"Haven't you got him yet?" Graeme asked a few minutes after Andrew Foyle had reported he'd completed his circuit and was coming in.
"Nothing, sir, just a blank screen," Sam said tensely, aware of how tight her shoulders felt. "Wait a minute, there's something." She heard Graeme step closer behind her chair as she added, "No, that's just ground reflection."
"Come on, Stewart, this is not good enough. He'll be here in seven minutes, and if he was the enemy, we'd need to see him by now."
Sam bit her lip, forcing herself not to retort, then glanced up over her shoulder, sighing silently when Graeme moved away again. She hated it when he loomed over her chair, even if he did keep his hands to himself.
"Well?" Graeme asked shortly afterwards.
"Still nothing, sir," Sam answered, slightly anguished.
"All right, try a different modulation."
She reached up to the knobs and switches above her screen and changed the frequency with a feeling of mild relief. Unfortunately, changing the modulation didn't help, as Sam still couldn't get a signal.
"Three minutes and counting," Graeme observed tetchily. "He's right on top of us."
"He's not there, sir," Sam said, knowing she couldn't wave a magic wand and suddenly produce the signal. "Not anywhere."
"I've picked up an echo from his IFF, sir," Jane Holdsworth said from behind Sam.
"He's out there," Graeme insisted, coming back to lean over Sam's shoulder. "Where is he?"
Suddenly a voice came over the tannoy, making them all look up. "This is Target Spitfire to Base. I've just dropped a bomb. You're all goners!"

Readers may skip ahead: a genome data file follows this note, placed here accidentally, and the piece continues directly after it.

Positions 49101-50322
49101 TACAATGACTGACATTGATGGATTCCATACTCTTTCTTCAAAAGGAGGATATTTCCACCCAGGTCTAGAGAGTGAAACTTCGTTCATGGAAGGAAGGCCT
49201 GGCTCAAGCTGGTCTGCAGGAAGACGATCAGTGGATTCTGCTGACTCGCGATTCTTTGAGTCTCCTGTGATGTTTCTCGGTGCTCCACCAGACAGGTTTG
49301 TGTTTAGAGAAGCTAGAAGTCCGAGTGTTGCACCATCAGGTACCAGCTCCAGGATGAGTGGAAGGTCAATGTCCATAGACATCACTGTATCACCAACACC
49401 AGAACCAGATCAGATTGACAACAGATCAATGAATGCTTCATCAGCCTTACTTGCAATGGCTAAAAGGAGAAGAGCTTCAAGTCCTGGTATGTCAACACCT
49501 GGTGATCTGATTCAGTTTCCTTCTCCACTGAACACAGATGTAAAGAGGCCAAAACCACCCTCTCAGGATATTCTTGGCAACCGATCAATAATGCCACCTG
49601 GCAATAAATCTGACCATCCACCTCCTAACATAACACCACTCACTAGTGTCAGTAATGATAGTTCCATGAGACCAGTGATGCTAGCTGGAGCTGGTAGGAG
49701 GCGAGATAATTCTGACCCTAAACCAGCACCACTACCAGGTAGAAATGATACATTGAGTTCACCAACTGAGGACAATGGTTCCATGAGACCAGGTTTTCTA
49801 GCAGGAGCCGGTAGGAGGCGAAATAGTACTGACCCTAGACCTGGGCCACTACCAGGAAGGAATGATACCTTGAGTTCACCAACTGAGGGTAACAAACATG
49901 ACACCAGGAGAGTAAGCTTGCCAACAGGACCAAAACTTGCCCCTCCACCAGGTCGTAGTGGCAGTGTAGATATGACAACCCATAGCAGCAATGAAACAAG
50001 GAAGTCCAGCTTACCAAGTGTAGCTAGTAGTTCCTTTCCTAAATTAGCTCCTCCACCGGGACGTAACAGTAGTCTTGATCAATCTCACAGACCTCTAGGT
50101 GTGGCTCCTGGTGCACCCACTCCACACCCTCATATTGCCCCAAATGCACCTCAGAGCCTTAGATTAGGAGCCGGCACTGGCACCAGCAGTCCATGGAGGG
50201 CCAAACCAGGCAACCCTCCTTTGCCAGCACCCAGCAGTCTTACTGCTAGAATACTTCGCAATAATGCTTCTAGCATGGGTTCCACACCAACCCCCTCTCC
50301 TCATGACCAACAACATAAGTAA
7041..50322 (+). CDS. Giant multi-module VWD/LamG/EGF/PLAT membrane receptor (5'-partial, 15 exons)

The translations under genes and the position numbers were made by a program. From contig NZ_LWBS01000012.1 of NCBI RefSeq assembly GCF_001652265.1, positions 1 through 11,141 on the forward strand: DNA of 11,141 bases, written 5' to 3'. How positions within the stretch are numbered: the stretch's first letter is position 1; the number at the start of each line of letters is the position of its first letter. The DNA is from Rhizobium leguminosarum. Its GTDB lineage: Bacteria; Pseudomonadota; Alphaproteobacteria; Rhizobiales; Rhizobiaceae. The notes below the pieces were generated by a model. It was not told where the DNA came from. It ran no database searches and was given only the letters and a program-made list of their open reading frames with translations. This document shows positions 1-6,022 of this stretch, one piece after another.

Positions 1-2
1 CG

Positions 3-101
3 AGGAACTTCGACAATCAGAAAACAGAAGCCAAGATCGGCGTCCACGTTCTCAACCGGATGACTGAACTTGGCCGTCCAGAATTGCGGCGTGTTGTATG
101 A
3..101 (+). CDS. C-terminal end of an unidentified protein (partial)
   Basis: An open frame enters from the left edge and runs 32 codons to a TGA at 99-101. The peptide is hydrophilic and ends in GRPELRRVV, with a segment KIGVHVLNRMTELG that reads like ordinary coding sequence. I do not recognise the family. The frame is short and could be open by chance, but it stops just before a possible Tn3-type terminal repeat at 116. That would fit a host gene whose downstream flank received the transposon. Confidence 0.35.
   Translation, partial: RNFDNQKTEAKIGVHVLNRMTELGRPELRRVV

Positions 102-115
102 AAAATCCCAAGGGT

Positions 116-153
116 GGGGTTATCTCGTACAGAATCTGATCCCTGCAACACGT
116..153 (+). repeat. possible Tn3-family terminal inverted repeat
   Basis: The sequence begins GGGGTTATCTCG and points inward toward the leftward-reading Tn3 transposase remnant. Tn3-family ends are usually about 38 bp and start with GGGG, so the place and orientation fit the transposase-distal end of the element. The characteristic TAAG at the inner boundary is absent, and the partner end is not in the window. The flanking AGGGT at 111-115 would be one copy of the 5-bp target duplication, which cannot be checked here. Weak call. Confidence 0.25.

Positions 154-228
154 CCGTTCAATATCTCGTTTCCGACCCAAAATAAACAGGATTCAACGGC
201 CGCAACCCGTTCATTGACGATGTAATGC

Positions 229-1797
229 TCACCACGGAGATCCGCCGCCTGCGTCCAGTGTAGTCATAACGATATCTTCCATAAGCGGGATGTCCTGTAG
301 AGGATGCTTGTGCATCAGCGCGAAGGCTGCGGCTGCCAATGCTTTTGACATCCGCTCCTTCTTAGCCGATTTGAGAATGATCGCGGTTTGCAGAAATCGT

Andrew Foyle sounded quite smug, Sam thought, and bit her lip, wondering if Graeme would reprimand her.
To Sam's great relief, the Group Captain didn't single her out for a reprimand, but he was quite cross with everyone that they hadn't been able to find and track the target Spitfire. Sam escaped to the dining room for lunch with a considerable sense of relief. The food might be unappetising and the company rather solemn, but at least she could get away from Graeme for a while.
She had already taken a seat and begun eating her lunch in a desultory fashion, when Andrew Foyle came in. He fetched himself some food, then headed straight for her table.
"Hello, there. May I join you?"
He grinned at her cheerfully and she forced herself to smile back at him as she acquiesced. While she was glad to see a cheerful face around The Manor, she had an awful feeling that he would be no different from all the other young Pilot Officers in believing that the WAAF were all young women eager to give up their virtue for any swaggering young man in RAF blue. Sam wasn't like that – first because she was a vicar's daughter, and secondly because she tended to prefer older men – though not men like Graeme.